The original “Planet of the Apes” franchise was evolution in reverse. The kickoff film with Charlton Heston was smart, cool, just a bit campy, and sported that shock ending that — spoiler alert — showed that just because man had less hair than his simian overlords didn’t mean he had more brains.
From there, it was the law of diminishing returns with a parade of lackluster sequels, seemingly the ultimate proof that some films should just be left alone.
But the reboot gives lie to all that, evolving and adapting to the times while keeping alive the spirit that made that first film in 1968 — and the French novel on which it was based — such a science-fiction firestarter. The new series began in 2011 with Rise of the Planet of the Apes, director Rupert Wyatt’s vision of the spark — a scientist developing a drug for Alzheimer’s — that led to the apes’ rapid escalation in intelligence. It was a film that a lot of people didn’t have much hope for — James Franco? Monkeys? — especially in light of Tim Burton’s failed take on a new Apes saga in 2001.
Yet Rise was much better than what most envisioned, and now Dawn of the Planet of the Apes is better still.
It’s some time after the apes from the last movie have freed themselves from their Bay Area research labs, rioted on the Golden Gate Bridge and taken refuge in a Northern California forest. Human civilization has collapsed after a virus has decimated most of the population. But a group of resistant survivors in San Francisco — led by Malcolm (the always reliable Jason Clarke, Zero Dark Thirty) and Dreyfus (Gary Oldman) — is trying to rebuild, if only they could get electricity again and perhaps reach out to others huddled in small, terrified groups around the globe.
In order to do that, they need to get a nearby dam working again but, as luck would have it, it’s right in the middle of ape territory, which is overseen by Caesar (the incredible Andy Serkis), the chimp who was the instigator in the last film. What the humans don’t know is that the apes are continuing to evolve at a record pace, mastering primitive speech, riding horses and setting up something of a civil society where “ape not kill ape.”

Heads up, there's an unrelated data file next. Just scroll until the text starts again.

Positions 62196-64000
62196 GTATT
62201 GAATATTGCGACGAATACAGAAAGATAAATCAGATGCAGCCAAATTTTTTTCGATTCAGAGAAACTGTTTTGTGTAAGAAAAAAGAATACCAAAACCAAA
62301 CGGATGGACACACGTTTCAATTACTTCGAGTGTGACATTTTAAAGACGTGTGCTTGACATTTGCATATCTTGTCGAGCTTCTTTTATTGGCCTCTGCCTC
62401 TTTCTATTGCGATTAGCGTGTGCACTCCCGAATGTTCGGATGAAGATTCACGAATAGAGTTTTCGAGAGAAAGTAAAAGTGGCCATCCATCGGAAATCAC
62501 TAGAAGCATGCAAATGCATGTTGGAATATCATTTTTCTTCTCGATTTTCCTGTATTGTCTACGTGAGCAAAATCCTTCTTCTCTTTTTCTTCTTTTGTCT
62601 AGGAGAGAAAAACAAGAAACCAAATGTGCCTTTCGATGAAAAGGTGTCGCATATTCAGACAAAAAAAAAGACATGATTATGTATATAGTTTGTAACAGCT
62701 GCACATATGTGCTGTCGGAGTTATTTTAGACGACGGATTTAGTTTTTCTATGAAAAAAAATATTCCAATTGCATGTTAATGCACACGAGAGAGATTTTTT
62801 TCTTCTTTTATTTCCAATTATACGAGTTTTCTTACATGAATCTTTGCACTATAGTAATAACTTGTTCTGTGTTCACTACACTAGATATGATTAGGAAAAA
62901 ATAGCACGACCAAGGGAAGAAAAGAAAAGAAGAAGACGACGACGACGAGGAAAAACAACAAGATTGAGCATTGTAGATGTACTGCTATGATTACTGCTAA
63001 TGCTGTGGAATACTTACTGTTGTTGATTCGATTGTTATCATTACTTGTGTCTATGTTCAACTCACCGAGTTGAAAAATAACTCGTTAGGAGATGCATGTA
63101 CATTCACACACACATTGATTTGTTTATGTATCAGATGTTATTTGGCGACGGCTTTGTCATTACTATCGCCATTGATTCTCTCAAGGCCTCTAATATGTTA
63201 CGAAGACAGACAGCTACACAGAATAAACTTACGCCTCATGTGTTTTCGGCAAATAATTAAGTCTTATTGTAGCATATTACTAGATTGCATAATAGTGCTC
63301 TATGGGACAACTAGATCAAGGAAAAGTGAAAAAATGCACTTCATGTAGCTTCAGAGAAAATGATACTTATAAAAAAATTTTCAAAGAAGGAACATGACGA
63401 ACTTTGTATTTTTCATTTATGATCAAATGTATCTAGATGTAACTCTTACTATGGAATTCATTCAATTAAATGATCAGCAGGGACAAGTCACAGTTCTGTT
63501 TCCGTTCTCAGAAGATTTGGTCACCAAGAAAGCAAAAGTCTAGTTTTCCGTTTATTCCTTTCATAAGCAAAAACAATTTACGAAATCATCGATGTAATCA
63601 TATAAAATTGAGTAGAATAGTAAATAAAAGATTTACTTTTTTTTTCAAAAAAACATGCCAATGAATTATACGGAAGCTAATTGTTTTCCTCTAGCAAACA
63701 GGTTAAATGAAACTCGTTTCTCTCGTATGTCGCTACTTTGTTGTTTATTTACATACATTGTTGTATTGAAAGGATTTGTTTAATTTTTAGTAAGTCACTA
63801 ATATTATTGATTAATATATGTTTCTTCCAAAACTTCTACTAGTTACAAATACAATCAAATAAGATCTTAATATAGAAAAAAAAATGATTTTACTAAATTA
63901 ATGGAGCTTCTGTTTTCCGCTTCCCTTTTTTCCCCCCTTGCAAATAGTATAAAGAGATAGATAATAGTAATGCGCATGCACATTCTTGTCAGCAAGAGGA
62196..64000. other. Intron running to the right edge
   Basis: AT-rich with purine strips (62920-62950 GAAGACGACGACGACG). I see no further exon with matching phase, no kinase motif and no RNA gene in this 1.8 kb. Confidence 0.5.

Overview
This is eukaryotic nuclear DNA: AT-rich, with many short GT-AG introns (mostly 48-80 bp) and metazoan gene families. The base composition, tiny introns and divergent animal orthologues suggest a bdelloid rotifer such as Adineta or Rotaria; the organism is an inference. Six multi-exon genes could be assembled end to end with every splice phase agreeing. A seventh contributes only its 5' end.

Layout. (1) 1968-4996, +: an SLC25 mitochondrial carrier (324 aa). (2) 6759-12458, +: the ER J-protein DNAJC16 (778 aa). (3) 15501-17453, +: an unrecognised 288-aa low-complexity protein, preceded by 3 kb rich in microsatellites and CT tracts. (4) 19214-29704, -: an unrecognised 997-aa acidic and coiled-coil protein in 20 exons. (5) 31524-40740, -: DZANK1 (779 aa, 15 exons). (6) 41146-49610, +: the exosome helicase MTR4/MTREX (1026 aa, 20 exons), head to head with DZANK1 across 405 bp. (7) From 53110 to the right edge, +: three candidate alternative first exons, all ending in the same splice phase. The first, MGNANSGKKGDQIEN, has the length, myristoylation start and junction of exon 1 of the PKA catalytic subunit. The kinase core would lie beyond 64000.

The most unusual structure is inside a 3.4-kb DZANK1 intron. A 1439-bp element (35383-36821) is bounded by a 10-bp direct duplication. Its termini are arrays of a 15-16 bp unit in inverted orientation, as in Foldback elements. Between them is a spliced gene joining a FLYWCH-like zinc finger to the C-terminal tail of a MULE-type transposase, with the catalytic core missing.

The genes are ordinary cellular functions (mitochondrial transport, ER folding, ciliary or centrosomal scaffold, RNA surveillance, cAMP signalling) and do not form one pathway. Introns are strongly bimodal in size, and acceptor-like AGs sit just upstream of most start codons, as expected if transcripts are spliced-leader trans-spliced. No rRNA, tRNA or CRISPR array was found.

Unless, of course, that ape is on a power trip, which is the case with Koba (Toby Kebbell), who hates humanity intensely and bears the scars from his time as a research chimp to prove it. So when Malcolm and his crew stumble upon Caesar’s ape city, Caesar is willing to compromise and let them have access to the dam — the humans seem desperate, he says — while Koba wants to charge into what’s left of San Francisco and kill them all.
This ape-on-ape conflict is mirrored in the human world between peacemaker Malcolm and the more militant Dreyfus, and especially hothead former dam worker/No. 1 ape-hater Carver (Kirk Acevedo). Of course, these simmering feuds detonate into an all-out showdown. But director Matt Reeves ( Let Me In, Cloverfield) keeps us invested in the emotional journey even if we know the destination.
Sure, Malcolm’s family — his concerned wife, Ellie (Keri Russell), and his son (Kodi Smit-McPhee) — and many of the human supporting players are stock characters. But they don’t distract from the film’s momentum.
As a technical achievement, Dawn is a marvel. Serkis, and all the other actors under layers of makeup, manage to show a range of emotions, while the meshing of real and CGI is seamless.
Yes, the whole thing is a setup for another sequel, already set for summer 2016. Yes, it’s Hollywood at its most manipulative. Still, Heston would hate to hear this as he cries in front of what used to the Statue of Liberty, but, at least from a moviegoer’s perspective, the coming ape-ocracy may be nothing to fear and something to champion after all.